My fertility doctor recommended surgery – now what?

infertility doctor surgery

If you’re undergoing fertility care, it’s possible your fertility doctor may have noticed something concerning during a routine visit and may have recommended you have surgery, such as a hysteroscopy or a laparoscopy, to correct the issue.

That may seem scary, and you might be frantically searching the internet to see what those procedures entail. But before you start to worry, don’t – reproductive surgeries are common, minimally invasive, and are done to help your body be in the best shape possible for pregnancy. Both hysteroscopies and laparoscopies are surgeries that are aimed at creating a conducive environment for embryo implantation and pregnancy.

Here’s exactly what you can expect:


This is a surgery performed to view the uterine cavity and address any pathology that would have an impact on pregnancy, such as polyps, fibroids, or scar tissue. During the procedure, you will likely be given anesthesia to relax. Once under, the doctor will insert a speculum into your vagina. Then, an instrument called a hysteroscope will be inserted into your vagina, through your cervix, and into your uterus. Gas or fluid will travel through the hysteroscope into the cavity of your uterus to make it bigger and allow your doctor to see inside more clearly. At this point, the doctor will inspect the tissue lining your uterus and the contour of the uterus. The areas where the fallopian tubes open into the uterus are also examined. You should be able to go home shortly after the procedure is over.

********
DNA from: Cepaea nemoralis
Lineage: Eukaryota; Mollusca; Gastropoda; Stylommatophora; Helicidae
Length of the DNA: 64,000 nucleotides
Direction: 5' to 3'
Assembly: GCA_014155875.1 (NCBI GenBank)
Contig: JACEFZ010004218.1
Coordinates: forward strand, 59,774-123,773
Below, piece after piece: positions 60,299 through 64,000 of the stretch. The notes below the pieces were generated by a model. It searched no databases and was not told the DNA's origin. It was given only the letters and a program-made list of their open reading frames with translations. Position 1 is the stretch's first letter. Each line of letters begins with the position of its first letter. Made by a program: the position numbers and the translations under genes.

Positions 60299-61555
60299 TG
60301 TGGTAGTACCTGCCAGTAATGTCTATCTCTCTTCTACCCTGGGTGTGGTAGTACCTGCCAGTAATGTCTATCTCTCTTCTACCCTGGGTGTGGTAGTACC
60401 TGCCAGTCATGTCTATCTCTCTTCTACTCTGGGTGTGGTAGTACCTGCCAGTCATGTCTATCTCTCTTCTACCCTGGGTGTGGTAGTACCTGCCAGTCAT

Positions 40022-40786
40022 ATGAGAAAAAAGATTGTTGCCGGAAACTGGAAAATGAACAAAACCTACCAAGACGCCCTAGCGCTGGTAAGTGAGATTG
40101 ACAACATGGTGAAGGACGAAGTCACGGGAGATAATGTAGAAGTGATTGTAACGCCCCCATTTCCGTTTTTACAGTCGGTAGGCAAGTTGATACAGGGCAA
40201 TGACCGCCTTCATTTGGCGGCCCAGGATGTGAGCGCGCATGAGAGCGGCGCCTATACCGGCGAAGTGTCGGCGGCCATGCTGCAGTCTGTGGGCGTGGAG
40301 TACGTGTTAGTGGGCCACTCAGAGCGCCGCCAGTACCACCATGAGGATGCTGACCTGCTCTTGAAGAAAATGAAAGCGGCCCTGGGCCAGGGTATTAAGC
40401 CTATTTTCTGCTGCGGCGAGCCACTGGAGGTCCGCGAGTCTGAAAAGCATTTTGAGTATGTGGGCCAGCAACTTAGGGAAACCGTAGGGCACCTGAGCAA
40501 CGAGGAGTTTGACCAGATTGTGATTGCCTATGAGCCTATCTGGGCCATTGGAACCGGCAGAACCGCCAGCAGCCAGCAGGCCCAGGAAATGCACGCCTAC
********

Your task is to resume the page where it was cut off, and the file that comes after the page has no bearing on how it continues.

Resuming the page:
This surgery involves placing a small camera within the abdomen to allow for visualization and treatment of various conditions, including endometriosis, fallopian tubal disease, fibroids, and adhesions. During the procedure, you will be given anesthesia to relax. Once you are under, your doctor will insert a needle and inject a harmless gas into your abdomen. This allows the doctor to see your reproductive organs more clearly. The needle is then removed and a narrow fiber optic telescope called a laparoscope is inserted through a small incision near your navel. Another small incision is made in your lower abdomen so that your doctor can insert a probe. The probe is used to move or lift the organs to see hidden areas. Also, a dye may be injected through your cervix into your uterus and fallopian tubes to see if the tubes are open or blocked. If your doctor sees a problem, it may often be treated at this time with a surgical instrument that is inserted through another small incision made in your lower abdomen. There is very minimal downtime and you should be able to go home the same day.

To learn more about infertility treatment options, visit Options for Women.

To make an appointment with RMA of Southern California, call 424-293-8841.




Thomas J. Kim MD, FACOG HCLD (ABB) / MT (AAB), Medical/Laboratory Director

Reproductive Medicine Associates of Southern California - Los Angeles, CA

Reproductive endocrinologist at Reproductive Medicine Associates of Southern California (RMASOCAL) in Los Angeles, CA. View more blogs by Dr. Kim.